(2007). Genetics and cancer.
In: Missailidis, Sotiris ed.
The Cancer Clock.
Chicester, UK: John Wiley & Sons, pp. 57–75.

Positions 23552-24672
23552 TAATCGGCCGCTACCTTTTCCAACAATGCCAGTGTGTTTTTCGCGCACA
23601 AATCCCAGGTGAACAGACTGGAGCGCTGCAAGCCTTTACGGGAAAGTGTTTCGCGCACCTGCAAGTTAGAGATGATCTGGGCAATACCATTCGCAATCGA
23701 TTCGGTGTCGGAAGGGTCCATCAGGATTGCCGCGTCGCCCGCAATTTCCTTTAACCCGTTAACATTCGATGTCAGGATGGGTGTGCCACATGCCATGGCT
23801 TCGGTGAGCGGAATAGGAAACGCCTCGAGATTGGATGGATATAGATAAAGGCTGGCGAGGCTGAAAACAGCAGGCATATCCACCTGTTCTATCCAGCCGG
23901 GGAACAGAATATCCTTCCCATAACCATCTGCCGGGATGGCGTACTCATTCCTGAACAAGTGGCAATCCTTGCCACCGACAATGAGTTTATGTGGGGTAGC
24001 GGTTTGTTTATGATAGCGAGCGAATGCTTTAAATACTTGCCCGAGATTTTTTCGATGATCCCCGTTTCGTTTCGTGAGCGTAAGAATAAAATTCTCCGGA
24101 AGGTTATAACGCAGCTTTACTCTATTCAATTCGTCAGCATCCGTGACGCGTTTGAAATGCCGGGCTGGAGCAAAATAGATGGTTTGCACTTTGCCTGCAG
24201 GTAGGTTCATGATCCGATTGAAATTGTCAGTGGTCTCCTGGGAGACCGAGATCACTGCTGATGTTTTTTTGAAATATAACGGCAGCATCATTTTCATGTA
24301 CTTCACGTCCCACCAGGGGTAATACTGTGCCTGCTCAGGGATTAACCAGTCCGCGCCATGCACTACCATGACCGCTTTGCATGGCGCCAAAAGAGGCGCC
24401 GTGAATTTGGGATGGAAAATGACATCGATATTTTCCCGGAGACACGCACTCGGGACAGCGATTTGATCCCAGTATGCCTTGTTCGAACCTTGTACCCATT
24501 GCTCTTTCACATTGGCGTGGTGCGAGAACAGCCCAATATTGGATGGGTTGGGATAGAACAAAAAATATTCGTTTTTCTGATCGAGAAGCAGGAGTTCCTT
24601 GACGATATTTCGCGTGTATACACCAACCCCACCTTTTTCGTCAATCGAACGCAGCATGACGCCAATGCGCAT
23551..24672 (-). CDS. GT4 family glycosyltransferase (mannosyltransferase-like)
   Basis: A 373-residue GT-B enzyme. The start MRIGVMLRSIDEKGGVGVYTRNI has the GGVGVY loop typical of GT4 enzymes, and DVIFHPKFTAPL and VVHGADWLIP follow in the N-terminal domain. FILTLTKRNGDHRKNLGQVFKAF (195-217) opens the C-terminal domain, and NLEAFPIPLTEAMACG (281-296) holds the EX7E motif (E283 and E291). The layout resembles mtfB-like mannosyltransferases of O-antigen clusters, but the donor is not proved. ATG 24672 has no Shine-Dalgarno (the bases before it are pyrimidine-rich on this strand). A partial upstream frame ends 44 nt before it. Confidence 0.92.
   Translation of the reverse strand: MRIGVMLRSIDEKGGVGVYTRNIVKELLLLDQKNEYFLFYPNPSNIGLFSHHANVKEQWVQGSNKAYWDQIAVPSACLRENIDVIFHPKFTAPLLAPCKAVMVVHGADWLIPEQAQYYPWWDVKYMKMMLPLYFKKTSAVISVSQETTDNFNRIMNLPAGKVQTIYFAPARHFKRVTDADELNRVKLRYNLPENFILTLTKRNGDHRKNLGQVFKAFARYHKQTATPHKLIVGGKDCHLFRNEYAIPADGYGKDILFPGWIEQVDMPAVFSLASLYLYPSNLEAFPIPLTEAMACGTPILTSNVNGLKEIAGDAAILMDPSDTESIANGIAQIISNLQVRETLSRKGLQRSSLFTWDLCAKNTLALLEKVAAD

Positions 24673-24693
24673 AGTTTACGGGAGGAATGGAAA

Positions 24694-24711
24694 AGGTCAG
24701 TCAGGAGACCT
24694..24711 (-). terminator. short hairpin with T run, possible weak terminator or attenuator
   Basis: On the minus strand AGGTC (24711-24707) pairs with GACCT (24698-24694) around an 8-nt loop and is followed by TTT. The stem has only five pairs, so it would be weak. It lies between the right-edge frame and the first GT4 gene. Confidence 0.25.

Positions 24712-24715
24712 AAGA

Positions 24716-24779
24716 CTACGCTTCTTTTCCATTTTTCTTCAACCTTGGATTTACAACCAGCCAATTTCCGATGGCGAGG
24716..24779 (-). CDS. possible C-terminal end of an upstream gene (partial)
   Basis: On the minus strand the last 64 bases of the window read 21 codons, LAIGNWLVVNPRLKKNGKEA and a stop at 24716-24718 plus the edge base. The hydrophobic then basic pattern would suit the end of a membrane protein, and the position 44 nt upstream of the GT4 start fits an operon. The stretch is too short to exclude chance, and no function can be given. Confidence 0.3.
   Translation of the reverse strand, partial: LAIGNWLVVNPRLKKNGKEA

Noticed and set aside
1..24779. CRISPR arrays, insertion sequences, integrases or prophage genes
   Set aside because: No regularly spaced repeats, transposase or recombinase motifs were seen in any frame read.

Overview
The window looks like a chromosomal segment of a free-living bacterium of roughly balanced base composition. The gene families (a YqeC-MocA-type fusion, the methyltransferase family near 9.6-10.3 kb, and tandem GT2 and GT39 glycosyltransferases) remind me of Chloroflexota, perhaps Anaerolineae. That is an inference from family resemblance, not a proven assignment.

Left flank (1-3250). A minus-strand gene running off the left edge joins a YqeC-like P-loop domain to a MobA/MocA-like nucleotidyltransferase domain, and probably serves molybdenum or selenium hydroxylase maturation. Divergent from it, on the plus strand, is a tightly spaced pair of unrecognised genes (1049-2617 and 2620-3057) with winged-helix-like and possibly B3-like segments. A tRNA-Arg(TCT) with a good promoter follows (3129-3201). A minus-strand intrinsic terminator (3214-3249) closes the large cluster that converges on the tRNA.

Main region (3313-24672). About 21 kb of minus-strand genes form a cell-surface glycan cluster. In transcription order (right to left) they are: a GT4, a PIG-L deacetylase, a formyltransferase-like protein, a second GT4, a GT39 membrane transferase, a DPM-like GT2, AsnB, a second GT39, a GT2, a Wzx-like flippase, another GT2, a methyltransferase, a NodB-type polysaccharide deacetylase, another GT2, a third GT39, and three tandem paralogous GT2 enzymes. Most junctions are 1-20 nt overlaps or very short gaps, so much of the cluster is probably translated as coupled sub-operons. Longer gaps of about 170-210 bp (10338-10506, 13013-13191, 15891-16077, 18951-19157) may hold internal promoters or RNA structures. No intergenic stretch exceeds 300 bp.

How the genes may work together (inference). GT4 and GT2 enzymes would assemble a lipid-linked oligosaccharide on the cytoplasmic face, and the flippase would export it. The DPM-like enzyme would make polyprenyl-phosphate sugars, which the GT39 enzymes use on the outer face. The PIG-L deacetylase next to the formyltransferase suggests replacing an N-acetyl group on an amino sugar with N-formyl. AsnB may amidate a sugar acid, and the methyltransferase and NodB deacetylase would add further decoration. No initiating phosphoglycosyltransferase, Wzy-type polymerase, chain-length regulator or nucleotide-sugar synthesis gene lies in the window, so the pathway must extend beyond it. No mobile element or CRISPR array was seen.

Cancer is often considered a genetic disease. The genetic origin of the disease can have a double meaning. First of all, we have seen in the two previous chapters, and we will see in the following two, that external factors such as diet, carcinogens, the environment, infection or inflammation can lead to cancer initiation and progression. However, most of these factors ultimately cause cancer through their effect on DNA, the genetic material inside the cell. One way or another, directly or indirectly, these factors can cause DNA damage that leads to mutations, which are the first stage in the initiation of cancer. However, cancer is also a genetic disease in that there can be an inherited predisposition for the disease. Within families with cancer victims there is an increased risk of cancer that appears to be inherited from generation to generation. In this chapter we will have the opportunity to examine this phenomenon in some detail and link it with the external factors that we have encountered and will encounter later. Similarly, we will consider the relationship of genetics and genomics, a scientific discipline that has been of particular interest in the last few years. Even more specifically, we will consider the interaction of genetics and genomics with the environment through their relationship with diet and nutrition, as well as how genomics have given rise to a speciality area of oncogenomics and the design of modern therapeutic agents that have taken advantages of genetic differences in cancer cells and have targeted those in a specific manner, to result in drugs with improved specificity and reduced side effects than traditionally used chemotherapy that was based on features such as the rapid division of the cancer cell as a means of effecting its selective cell kill action.
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